Who will pay for the cost of living crisis?

The cost of living is rising fast. You may be expecting the chancellor to use his spring Budget to help ease it. But you’re likely to be disappointed, says John Stepek. Here’s why.

In his relatively short time as chancellor so far, Rishi Sunak has had the easiest job in politics.

I realise that may sound a little harsh, given that he came to power just ahead of a global pandemic, but Covid-19 gave Sunak free rein to splash the cash. And you’re never going to be unpopular when you’re handing out money.

Today we’re facing another emergency of sorts – a cost of living crisis. Trouble is, it’s happening just as Sunak was hoping to start paying the bill for the last emergency. 

It’s going to be interesting to see how he copes with playing the bad guy.

Rishi Sunak will be forced to “do something”

The spring statement is meant to be nothing more than a trading update on the UK’s finances. It’s bad enough having one Budget a year disrupting everyone’s plans and giving the chancellor of the day a chance to showboat, never mind having one every six months.

Rishi Sunak was hoping that he’d be able to run through the numbers, say that things were looking better than expected, and thus lay the groundwork for a few nifty wee tax cuts in the run-up to the next election.

Well, so much for that.

Sunak will still be able to say that the public finances look in better condition than expected – a big rebound in employment and economic activity means that tax receipts are bigger than originally forecast.

Incidentally, inflation is the key here. Inflation means that nominal GDP is bigger. The government gets to tax nominal GDP, whereas the payments on its interest bill are currently nicely lagging inflation.

That makes the public finances look healthier, even if you and I are watching our bills rise as fast (probably faster) than our incomes. This is why governments like financial repression.

Anyway, as I’ve just alluded to, the same inflation that is helping the public finances is not doing much for the public’s finances. Sunak has picked the wrong moment to find a fiver down the back of the sofa, because a whole load of people want him to spend it right now rather than in the way he’d have preferred.

When you’ve set the precedent of intervening in one crisis, it’s hard not to intervene in every crisis. And the cost of living crisis is now being exacerbated by the crisis that is Russia’s war on Ukraine. No politician could resist the clamour to “do something” and Sunak is no exception.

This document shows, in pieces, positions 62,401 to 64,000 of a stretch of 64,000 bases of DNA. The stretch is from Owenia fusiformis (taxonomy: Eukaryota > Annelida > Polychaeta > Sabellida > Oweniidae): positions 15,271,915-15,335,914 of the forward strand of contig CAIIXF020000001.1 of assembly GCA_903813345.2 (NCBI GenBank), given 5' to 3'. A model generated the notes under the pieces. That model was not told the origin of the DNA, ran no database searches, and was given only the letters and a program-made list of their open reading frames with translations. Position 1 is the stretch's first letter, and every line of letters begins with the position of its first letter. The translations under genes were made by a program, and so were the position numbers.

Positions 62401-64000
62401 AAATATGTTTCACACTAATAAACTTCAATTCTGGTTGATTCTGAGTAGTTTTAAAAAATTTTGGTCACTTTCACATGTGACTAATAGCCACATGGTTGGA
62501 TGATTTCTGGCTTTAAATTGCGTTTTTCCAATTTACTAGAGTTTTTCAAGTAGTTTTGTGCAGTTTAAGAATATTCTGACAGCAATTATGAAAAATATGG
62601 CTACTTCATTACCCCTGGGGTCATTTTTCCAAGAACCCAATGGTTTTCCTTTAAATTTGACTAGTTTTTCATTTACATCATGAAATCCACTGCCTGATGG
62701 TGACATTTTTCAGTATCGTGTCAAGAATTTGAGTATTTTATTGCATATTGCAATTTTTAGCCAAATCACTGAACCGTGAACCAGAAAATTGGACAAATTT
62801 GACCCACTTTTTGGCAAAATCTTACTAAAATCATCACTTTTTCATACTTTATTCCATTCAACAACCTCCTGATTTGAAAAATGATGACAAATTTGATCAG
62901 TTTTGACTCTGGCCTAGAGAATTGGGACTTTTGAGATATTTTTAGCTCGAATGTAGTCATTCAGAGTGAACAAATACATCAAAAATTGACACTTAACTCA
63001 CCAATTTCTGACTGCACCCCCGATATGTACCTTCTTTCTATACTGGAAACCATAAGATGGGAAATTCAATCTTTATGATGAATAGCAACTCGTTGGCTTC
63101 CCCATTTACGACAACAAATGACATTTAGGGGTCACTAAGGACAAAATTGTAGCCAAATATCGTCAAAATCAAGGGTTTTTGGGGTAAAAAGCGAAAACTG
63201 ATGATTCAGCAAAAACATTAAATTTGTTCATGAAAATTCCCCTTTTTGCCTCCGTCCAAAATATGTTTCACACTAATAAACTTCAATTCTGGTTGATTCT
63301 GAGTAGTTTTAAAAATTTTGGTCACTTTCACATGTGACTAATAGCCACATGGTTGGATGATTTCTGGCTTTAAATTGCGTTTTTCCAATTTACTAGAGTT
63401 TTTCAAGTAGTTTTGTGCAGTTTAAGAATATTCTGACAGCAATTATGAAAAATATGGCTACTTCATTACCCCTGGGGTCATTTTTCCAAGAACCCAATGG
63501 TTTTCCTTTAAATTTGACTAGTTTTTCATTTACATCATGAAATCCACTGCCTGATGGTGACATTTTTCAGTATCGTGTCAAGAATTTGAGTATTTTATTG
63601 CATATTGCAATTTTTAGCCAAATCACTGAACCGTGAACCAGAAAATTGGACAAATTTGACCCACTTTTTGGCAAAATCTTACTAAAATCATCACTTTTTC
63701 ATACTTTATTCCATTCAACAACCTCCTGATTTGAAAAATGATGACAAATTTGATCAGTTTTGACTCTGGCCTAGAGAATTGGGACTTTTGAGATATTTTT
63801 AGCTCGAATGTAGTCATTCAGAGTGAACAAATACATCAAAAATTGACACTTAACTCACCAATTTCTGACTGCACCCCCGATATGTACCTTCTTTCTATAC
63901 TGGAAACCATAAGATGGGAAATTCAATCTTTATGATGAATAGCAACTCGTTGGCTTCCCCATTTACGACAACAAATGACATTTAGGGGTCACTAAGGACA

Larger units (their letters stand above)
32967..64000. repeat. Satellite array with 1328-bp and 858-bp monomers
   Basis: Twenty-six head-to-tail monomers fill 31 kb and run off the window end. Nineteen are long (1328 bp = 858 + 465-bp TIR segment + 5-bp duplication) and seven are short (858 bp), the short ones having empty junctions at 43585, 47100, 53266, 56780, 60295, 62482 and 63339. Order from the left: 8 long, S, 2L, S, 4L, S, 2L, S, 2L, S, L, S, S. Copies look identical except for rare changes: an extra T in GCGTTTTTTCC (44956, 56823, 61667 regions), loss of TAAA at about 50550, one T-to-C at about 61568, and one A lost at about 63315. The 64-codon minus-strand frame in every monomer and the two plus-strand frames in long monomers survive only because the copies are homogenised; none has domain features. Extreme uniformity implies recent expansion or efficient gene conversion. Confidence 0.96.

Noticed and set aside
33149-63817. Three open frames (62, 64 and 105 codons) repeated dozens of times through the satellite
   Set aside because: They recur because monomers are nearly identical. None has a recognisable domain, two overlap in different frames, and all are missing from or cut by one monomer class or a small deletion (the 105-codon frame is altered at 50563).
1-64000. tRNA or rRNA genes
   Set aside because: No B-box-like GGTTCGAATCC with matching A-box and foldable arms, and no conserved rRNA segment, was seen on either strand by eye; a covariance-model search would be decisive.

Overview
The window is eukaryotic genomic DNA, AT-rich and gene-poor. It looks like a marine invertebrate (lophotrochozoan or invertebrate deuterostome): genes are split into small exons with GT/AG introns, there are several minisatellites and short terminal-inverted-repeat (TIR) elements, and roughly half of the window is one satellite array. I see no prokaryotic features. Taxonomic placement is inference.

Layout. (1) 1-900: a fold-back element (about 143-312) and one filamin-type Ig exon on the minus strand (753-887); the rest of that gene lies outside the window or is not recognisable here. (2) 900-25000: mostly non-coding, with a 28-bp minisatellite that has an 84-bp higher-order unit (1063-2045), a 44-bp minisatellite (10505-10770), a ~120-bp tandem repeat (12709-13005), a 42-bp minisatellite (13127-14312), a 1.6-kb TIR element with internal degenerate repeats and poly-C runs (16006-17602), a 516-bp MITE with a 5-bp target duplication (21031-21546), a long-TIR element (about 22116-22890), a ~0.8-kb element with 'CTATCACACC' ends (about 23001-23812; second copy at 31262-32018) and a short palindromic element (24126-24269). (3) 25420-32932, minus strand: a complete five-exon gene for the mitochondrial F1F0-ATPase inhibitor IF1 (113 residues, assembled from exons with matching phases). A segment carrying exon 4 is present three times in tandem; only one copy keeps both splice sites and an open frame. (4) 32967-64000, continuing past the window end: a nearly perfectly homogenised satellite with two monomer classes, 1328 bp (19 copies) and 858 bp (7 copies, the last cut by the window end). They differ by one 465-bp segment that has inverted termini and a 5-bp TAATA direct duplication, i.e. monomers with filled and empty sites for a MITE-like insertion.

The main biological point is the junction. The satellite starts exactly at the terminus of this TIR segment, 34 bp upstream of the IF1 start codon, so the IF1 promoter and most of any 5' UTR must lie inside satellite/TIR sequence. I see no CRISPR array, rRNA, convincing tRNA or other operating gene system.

The only question is: what will he do?

There are no easy answers. It’s important to emphasise that this surge in energy costs was already happening. It was driven by a lack of long-term planning combining with the unique conditions of the pandemic. Russia has made things worse, but we need to understand that this is the consequence of a series of bad choices rather than some unforeseeable “black swan” event.

Soaring energy prices are going to inflict a cost on the UK. That’s not in question. We could approve a nuclear reactor in every town tomorrow, and start fracking in the foundations as we do so (and perhaps we should). But that’s not going to bring down energy prices today. 

The only question now is one of distribution. Who shoulders the burden of rising energy costs?

However you look at it, the tax burden is going up

From that point of view, we can expect to see at least some attempts to make things a bit easier, particularly for the least well-off.

On a general basis, there’s talk of a 5p cut in fuel duty. If that sounds something of a token cut, then you’d be right. As Sarah Coles at Hargreaves Lansdown points out, that “would still leave the government making 80p a litre at the pumps”.

We might also get a rise in the National Insurance threshold to align it more closely with the income tax threshold (you start paying National Insurance before you start paying income tax).

One thing he probably won’t do, is to scrap the increase in National Insurance that kicks in from next month. That one was meant to “help our NHS” in the long run, and so cancelling it simply isn’t politically viable.

Might there be talk of windfall taxes? I mean, it wouldn’t surprise me but it so far seems to be an outside chance rather than one that will definitely happen.

We’ll have to wait until Wednesday to get the specifics. However, for an investor, none of this is especially important.

Here’s what is important: the tax burden is shooting higher. If you’re someone who has enough money or earns enough money to be thinking about your investments, then odds are, a big chunk of that burden is going to land on you.

Your personal feelings about that will vary depending on your politics, the realities of your financial situation, and all the rest of it. But it’s worth recognising – this is an environment in which it will be much harder to make money, and to hang onto it, than you’ve been used to.

That’s why it’s more important than ever to make sure you’re on top of your personal finances. Make sure that you use your tax allowances each year. You can invest up to £20,000 a year, per person, in an Individual Savings Account (Isa) – for ideas on what to buy, check out MoneyWeek’s latest issue, our Isa special.


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